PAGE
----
President Joe Biden and first lady Jill Biden will meet with Pope Francis during their trip to Rome later this month for the G20 conference, White House press secretary Jen Psaki said in a statement.
“They will discuss working together on efforts grounded in respect for fundamental human dignity, including ending the COVID-19 pandemic, tackling the climate crisis, and caring for the poor,” Psaki said in a statement.
Biden, a lifelong devout Catholic who attends weekly Mass meeting, will meet the Pope in Vatican City on October 29, Psaki said. The G20 Leaders’ Summit is taking place from October 30 to October 31 in Rome.
The meeting will come amid a debate within the US Catholic Church over granting communion to Catholic politicians who support abortion rights, including the nation’s second Catholic President. Biden had been denied the sacrament once in 2019 in the run-up to the election and the issue drew new attention in June when the United States Conference of Catholic Bishops proceeded with a plan that could deny communion to such public figures, setting up a potential public rebuke of the President.
The Pope said last month that bishops debating whether to deny communion to public figures who support abortion rights should make their decisions from a “pastoral” viewpoint and not a political one.
“The problem is not theological, it’s pastoral,” Francis told reporters. “How we bishops deal with this principle. We must be pastors, also with those who are excommunicated. Like God with passion and tenderness. The Bible says so.”
Biden has said he is personally opposed to abortion but does not believe he should impose his views on the rest of society.
The President often wears his late son Beau’s rosary on his wrist and frequently speaks about the important role that his faith plays in his life, particularly in carrying him through grief.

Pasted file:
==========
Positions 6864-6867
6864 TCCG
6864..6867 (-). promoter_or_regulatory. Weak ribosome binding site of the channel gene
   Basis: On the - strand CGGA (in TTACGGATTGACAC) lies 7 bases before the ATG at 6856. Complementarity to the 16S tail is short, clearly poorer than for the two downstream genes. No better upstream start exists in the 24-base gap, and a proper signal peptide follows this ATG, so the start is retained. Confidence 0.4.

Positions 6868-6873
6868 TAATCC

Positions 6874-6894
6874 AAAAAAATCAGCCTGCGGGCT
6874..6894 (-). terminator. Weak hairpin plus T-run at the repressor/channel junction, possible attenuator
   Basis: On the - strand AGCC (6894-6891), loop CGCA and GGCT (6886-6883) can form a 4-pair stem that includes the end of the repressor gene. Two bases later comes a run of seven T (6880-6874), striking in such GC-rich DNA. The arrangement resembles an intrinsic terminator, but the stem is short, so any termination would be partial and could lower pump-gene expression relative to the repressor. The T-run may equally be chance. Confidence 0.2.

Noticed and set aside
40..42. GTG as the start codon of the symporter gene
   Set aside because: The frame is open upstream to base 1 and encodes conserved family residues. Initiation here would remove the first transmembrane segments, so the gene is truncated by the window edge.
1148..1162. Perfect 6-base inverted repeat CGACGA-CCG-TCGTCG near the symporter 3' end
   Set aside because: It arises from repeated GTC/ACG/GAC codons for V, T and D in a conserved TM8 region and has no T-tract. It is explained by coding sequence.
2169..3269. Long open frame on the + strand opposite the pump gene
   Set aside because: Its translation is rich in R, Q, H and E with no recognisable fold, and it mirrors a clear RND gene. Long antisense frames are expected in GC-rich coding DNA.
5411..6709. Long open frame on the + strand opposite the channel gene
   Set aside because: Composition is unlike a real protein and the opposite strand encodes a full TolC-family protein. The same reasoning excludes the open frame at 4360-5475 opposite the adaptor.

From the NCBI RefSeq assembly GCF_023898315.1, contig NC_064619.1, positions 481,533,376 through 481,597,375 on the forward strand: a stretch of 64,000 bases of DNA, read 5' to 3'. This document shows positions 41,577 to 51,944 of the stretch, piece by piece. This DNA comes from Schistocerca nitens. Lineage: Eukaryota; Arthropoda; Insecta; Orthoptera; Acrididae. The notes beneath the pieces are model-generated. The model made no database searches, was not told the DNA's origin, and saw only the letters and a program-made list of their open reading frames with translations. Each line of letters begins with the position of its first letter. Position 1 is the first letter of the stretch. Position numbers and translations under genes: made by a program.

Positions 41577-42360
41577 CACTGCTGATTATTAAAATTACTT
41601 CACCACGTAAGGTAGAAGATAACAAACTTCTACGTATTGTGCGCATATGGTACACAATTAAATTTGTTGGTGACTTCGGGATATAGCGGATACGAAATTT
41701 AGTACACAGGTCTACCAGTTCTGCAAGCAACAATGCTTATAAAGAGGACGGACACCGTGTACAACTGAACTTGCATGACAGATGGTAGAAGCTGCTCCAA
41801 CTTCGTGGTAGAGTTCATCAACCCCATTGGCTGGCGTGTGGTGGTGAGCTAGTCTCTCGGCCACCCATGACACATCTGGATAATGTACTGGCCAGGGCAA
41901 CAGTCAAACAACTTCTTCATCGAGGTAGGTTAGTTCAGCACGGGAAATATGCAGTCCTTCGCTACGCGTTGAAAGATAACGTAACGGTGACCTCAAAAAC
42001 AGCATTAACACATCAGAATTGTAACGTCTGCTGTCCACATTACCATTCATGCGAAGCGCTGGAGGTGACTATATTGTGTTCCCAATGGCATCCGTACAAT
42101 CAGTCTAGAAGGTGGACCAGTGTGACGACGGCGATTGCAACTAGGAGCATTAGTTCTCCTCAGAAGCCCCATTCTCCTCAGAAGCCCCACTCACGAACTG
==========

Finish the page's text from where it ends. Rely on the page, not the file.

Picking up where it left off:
Biden’s first wife and infant daughter were killed in 1972 in a car crash right after he had won his US Senate seat. Beau Biden, an Iraq War veteran who served as the attorney general of Delaware, died in 2015 from brain cancer at the age of 46.
Biden’s faith was woven into his messaging during the 2020 presidential campaign. His speeches, particularly during the campaign, often included quotes from Scripture and Catholic hymns, as well as references to the nuns and priests from whom he learned in school.
During the 2020 Democratic primary, Biden dropped his long-held support for the measure that blocks federal funds from being used for most abortions, called the Hyde Amendment. Biden said at the time that he changed his mind because Republican state lawmakers had enacted laws making access to abortions more difficult for women who cannot afford the procedure or travel to obtain it.
More recently, Biden said last month that a Texas state law that bans abortion after as early as six weeks into pregnancy is “almost un-American,” and called it an “unprecedented assault on a woman’s constitutional rights” as guaranteed by Roe v. Wade, the landmark 1973 Supreme Court decision that affirmed the legality of a woman’s right to have an abortion.
This story has been updated with additional background information.